Will Malta lay claim to the volcanic island expected to emerge out of the waters off its west coast in the coming days?

The island, known to the British as Graham Island, to the Italians as Ferdinandea and to the French as Julia, has been submerged since January 1832.

It last emerged above sea level in July, 1831, between Pantelleria and Sciacca and had then been claimed by Sicily, the UK and France.

Observers at the time wondered if a chain of mountains would spring up, linking Sicily to Tunisia and thus upsetting the geopolitics of the region.

Geologists studying the seabed near Sicily say there are signs that the island is expected to resurface again in the coming weeks.

The island was sighted in the Sicilian Channel on July 13, 1831, amid huge clouds of smoke and lava flows from a crack in the sea bottom.

Quick to capitalise on its strategic importance, Britain had despatched HMS Rapid from Malta, and a British naval party planted a British flag on the summit despite the "nauseous gas". They named the island Graham, after Sir James Graham, the first lord of the admiralty.

The English had a particular liking for the new island that was en route to Malta, then a British colony, the Grifasi - Almanacco Siciliano said, quoting from a Maltese newspaper of August 10, 1831.

But the government of the Kingdom of the Two Sicilies dispatched the corvette Etna to take down the British flag, claim the new land and dub it Ferdinandea in honour of King Ferdinand II, the Bourbon King of Naples and Sicily until 1859.

Soon afterwards the French turned up: represented by geologist Constant Prevost and Eduard Joinville, a painter. Bearing the flag of France, they named the island Julia, because it was 'born' in July.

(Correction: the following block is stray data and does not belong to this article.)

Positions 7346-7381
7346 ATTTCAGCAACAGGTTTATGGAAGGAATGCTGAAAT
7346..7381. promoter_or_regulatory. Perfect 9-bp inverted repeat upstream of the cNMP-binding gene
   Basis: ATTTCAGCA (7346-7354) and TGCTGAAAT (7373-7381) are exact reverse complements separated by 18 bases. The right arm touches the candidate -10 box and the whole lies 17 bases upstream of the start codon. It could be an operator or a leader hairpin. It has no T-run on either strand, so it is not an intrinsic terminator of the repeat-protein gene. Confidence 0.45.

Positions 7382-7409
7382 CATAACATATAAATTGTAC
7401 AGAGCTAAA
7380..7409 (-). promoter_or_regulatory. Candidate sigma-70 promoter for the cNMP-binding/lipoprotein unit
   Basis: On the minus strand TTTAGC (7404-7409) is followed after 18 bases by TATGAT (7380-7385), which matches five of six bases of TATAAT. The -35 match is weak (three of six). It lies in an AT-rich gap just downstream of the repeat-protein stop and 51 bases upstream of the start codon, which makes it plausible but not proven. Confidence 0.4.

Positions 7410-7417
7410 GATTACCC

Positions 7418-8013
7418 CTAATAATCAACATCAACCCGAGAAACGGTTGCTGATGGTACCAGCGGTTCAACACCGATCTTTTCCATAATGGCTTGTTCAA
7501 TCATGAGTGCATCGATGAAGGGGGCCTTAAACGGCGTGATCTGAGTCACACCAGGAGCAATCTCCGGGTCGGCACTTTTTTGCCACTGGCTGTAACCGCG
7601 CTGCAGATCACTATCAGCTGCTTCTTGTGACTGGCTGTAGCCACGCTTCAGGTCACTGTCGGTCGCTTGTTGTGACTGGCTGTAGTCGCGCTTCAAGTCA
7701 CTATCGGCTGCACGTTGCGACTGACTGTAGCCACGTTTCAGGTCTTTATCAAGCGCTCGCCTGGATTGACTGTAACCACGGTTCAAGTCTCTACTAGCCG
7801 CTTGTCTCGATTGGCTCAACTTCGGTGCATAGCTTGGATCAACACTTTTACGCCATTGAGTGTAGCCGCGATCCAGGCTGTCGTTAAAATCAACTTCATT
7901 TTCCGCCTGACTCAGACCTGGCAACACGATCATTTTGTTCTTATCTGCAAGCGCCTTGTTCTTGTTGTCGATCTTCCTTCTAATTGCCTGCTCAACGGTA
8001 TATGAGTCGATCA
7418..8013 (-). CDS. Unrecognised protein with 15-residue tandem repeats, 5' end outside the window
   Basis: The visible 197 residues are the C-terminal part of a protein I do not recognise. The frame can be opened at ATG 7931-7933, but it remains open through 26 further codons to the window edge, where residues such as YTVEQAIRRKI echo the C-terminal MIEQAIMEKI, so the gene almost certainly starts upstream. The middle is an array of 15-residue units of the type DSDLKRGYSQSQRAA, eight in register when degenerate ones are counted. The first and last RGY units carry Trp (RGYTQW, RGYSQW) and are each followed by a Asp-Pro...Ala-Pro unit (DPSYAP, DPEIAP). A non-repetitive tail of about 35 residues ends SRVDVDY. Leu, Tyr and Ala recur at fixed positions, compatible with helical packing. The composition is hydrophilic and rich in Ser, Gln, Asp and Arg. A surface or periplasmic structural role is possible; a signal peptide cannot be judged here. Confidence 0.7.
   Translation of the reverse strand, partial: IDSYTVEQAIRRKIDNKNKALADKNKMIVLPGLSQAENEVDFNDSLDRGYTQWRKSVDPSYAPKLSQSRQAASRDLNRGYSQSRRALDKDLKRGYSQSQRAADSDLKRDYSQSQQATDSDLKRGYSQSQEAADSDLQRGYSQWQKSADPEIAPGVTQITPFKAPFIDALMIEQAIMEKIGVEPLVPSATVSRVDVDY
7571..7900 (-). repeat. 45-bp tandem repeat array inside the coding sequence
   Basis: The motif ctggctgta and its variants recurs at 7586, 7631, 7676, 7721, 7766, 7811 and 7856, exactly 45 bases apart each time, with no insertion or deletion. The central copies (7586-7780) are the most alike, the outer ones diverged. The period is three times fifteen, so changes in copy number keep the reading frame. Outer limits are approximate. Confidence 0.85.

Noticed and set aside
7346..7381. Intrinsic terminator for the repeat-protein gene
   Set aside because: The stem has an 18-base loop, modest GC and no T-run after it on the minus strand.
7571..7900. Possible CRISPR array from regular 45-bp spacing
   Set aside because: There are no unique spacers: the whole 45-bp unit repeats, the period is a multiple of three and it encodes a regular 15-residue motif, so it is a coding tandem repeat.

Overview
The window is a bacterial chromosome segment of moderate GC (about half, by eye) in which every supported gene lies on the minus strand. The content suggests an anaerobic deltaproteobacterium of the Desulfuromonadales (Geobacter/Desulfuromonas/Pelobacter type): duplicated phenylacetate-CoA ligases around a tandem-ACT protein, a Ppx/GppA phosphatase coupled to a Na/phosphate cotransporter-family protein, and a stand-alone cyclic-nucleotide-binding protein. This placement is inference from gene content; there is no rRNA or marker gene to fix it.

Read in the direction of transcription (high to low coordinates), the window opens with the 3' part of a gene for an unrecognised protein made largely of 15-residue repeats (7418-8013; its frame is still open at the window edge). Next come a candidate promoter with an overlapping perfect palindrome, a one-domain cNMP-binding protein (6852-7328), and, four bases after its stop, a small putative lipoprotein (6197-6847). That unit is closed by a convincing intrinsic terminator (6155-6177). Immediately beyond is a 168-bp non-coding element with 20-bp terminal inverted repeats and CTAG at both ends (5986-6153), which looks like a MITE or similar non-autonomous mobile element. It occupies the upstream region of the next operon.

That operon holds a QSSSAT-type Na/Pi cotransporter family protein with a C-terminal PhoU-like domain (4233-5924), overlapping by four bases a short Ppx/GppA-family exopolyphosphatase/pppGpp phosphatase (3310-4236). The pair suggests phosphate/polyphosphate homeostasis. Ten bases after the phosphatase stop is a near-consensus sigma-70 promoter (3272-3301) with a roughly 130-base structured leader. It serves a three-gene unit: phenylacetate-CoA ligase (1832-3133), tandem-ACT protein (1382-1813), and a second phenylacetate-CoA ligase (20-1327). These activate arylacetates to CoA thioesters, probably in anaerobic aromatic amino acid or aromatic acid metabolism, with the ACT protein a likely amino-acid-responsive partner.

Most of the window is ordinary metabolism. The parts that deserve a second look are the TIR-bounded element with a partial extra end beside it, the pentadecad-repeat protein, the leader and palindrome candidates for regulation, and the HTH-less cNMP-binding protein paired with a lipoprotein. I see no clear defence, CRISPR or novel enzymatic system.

The eruptive phenomena were intense between July 18 and 24, slowing down until they were extinguished at the beginning of August, when the island had reached its maximum development - a circumference of 4,800 metres and a height of 63 metres.

The island's size gradually decreased to 700 metres. By January of the following year, it had disappeared.

First recorded in 10BC, the submerged island last featured in an international dispute in 1987, when a US warplane patrolling the area during a confrontation with Libya mistook its submerged tip for a Libyan submarine and dropped depth charges on it.

Federico Eichberg, an international relations expert based in Rome, believes that should Ferdinandea reappear, it would do so within Italian territorial waters and in all probability be formally claimed by Italy.

The tip of the island is currently around eight metres beneath the surface, forming a shoal regarded as a hazard to shipping. Prof. Enzo Boschi, director of the Italian National Institute of Geophysics, said recently that waters above the island had been observed "bubbling" and there were "frequent tremors".

Back in 1831, before diplomatic incidents involving the Sicilians, English and French could get underway in earnest, the new island eaten away by the waves, sank back into the waters of the Mediterranean and disappeared. Forever? That remains to be seen.

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